In the 25th century a mysterious group of humanist philosophers rose from among the ranks of those Underground Archivists. They came to be known by the collective name “Mythmakers.” They composed works of rare beauty and symbolic power from which emerged a new behavioral code, a new system of morality based not on arbitrary prescriptions of religious dogma but on the humanist tenets of respect for life, the unity of humankind, and personal responsibility. [from The Termite Queen]
"In the 30th century, an off-world expedition returns to Earth with a specimen of giant termite whose behavior suggests intelligence. Kaitrin Oliva, a strong-willed and ambitious young linguistic anthropologist, is charged with finding a way to access its unique form of bioelectric communication. However, the insect dies and the team members realize too late that they have unintentionally murdered an intelligent lifeform. A second expedition is mounted with the purpose of making first contact and reparations. Griffen Gwidian, the entomologist heading the expedition, is a complex man with a dark personal secret. He falls in love with Kaitrin and against her better instincts Kaitrin responds. The result is a love story by turns turbulent and funny, passionate, tender, and troubled. Meanwhile, civil discord is brewing on the termite planet. Mo’gri’ta’tu, the Queen’s Chamberlain, resents the power of the Holy Seer Kwi’ga’ga’tei and plots to assassinate her. She has engaged the services of an outland Champion, Ki’shto’ba Huge-Head, to fight this terrifying entity which has descended on them from the skies, murdered one of the fortress’s citizens, and abducted another. This alienates the aging Commander Hi’ta’fu the Unconquered, who is lured by the word-crafty Chamberlain into joining the conspiracy. At the very moment that the murder is about to be committed, the second expedition arrives at the planet … Discover the conclusion of the adventure in "The Termite Queen: Volume Two: The Wound That Has No Healing."
I got my idea for a species of intelligent termites way back in the 1970s when I first saw the documentary "Mysterious Castles of Clay," about the African fungus-growing, castle-building termite. At the time I was writing heroic fantasy, but I was reading a good deal of science fiction and I was struck by the idea that an intelligent lifeform might evolve from similar insects on another planet. They would retain many of their social insect characteristics while developing a language that humans would be unable to accesss. A specimen of this lifeform would be brought back to Earth and a female linguistic anthropologist would discern that it was intelligent and learn to communicate with it. When I returned to writing in 2000 after a long hiatus, I still had this idea in the back of my mind and I decided to pursue it. The Termite Queen (a 2v. novel) was the result.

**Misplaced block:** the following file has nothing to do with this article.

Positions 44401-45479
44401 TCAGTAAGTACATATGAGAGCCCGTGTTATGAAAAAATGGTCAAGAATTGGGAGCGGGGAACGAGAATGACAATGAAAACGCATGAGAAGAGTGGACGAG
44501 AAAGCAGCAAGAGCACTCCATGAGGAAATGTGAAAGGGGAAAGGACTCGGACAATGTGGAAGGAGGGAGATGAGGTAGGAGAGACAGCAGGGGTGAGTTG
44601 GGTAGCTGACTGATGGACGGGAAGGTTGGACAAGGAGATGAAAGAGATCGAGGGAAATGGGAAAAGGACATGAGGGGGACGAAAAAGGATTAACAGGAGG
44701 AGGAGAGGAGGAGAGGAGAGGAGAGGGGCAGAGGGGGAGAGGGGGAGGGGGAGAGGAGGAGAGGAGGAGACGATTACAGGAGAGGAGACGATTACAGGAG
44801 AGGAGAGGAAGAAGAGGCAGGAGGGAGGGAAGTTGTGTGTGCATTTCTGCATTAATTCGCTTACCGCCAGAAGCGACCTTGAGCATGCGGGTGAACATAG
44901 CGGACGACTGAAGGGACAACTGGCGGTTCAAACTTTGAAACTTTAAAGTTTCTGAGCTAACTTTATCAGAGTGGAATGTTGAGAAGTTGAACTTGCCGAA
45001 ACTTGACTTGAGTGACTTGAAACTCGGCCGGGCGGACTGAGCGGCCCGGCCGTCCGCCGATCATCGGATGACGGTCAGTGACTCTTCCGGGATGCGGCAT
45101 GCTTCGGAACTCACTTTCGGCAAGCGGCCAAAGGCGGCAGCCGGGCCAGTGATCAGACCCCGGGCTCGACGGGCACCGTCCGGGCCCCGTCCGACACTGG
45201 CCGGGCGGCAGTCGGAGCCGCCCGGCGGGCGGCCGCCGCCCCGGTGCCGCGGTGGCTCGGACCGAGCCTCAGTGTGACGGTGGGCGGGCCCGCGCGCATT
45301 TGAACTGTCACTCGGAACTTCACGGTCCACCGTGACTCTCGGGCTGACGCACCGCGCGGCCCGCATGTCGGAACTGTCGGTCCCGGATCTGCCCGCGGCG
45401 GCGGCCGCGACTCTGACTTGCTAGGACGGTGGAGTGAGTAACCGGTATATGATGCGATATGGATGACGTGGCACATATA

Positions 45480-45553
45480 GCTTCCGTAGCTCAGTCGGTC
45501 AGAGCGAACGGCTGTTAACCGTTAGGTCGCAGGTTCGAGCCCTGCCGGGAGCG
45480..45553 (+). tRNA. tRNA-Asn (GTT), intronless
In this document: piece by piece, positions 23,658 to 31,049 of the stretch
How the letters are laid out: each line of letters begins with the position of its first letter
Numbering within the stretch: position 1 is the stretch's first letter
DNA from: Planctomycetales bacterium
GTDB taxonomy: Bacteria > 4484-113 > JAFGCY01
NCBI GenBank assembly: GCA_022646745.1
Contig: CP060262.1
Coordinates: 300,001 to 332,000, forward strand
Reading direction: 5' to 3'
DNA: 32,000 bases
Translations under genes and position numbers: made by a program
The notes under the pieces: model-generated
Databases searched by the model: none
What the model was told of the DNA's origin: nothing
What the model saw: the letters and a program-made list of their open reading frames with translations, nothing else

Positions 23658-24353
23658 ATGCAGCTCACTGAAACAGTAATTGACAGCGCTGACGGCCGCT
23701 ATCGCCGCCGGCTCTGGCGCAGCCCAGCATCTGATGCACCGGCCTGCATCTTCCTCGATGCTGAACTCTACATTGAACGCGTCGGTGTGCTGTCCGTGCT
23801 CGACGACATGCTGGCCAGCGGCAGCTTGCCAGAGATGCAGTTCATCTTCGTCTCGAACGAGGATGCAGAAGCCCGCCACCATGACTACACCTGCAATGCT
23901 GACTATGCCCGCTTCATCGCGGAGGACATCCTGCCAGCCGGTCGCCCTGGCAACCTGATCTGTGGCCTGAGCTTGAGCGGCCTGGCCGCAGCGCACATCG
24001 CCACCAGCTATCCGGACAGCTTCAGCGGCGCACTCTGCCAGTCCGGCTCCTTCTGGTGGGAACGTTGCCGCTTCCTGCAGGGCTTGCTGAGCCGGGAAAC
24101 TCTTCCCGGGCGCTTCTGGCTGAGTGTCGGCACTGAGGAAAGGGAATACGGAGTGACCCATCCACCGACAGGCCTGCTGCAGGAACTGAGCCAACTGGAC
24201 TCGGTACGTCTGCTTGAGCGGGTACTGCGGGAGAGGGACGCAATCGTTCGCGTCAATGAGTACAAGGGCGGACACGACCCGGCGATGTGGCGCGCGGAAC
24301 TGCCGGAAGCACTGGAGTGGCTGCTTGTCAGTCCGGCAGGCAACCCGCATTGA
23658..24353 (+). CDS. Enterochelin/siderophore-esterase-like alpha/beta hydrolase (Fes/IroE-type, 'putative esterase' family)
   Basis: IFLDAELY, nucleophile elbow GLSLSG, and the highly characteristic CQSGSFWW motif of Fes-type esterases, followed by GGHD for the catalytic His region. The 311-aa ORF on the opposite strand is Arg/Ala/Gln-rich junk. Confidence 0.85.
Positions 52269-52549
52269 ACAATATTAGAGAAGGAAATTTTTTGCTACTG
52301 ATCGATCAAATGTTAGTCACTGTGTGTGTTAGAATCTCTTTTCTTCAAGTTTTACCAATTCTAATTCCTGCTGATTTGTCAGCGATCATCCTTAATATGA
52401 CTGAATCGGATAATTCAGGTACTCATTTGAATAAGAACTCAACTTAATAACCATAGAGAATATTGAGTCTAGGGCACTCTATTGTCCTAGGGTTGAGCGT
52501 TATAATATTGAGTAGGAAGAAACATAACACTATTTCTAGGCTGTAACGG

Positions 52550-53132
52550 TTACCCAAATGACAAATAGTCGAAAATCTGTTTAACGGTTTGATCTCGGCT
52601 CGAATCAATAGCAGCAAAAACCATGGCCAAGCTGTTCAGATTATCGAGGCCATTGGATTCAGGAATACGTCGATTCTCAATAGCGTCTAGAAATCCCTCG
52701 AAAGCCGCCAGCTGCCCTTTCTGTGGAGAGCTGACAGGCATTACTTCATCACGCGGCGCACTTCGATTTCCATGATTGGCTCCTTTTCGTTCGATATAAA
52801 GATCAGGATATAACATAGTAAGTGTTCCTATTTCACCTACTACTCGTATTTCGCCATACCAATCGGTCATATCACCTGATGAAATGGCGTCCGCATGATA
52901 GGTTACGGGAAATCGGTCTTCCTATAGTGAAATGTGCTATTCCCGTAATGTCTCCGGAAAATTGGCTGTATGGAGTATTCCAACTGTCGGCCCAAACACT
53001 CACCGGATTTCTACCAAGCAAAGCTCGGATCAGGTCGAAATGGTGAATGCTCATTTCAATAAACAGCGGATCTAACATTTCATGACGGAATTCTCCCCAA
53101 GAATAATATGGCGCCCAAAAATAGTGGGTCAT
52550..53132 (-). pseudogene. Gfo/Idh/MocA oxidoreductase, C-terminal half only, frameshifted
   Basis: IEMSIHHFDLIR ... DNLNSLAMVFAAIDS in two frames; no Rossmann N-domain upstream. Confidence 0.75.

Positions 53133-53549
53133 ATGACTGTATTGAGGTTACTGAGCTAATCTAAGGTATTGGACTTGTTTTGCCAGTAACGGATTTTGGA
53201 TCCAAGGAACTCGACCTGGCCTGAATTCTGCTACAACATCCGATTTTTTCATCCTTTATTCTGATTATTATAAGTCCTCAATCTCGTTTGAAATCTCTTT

EXCERPTS FROM REVIEWS OF VOLUME ONE
"Author Lorinda Taylor takes the reader 1000 years into the future where planet
Earth is radically changed by wars, pollution, revolutions, political upheavals,
dark ages, and technology. Despite all, human society remains resilent and
progressive. Humans remain human, with all their foibles and insecurities,
striving for knowledge and understanding, having an abiding need for love. ... The inquisitive mind will find this an irresistible and intoxicating tale." -- Termite Tim [Timothy Myles, entomologist]
"Really great story, characterizations, plot, and brilliant descriptions of how
language works. For all of these very positive reasons, I encourage any reader
who is not daunted by the length, to jump in and purchase both volumes of
Lorinda Taylor's great science fiction tale." -- Marva Dasef
"Volume 1 of The Termite Queen has a compelling story. As a lifelong fan of Asimov, I appreciate Lorinda Taylor's focus on one aspect her future rather the sensory overwhelm that is cyberpunk. The science in question is linguistics. The rapidity with which Our Heroine discovers the Big Secret is a bit unrealistic but excusable in lieu of 100 pages of slow and detailed linguistic analysis. The use of substitute sounds was brilliant. The romance plot did not engage me as much as the science, but that's a fault that lies in me, not in Lorinda's stars. The aliens are based on termites, and think like termites, not people. That's good." -- Marcus (Goodreads)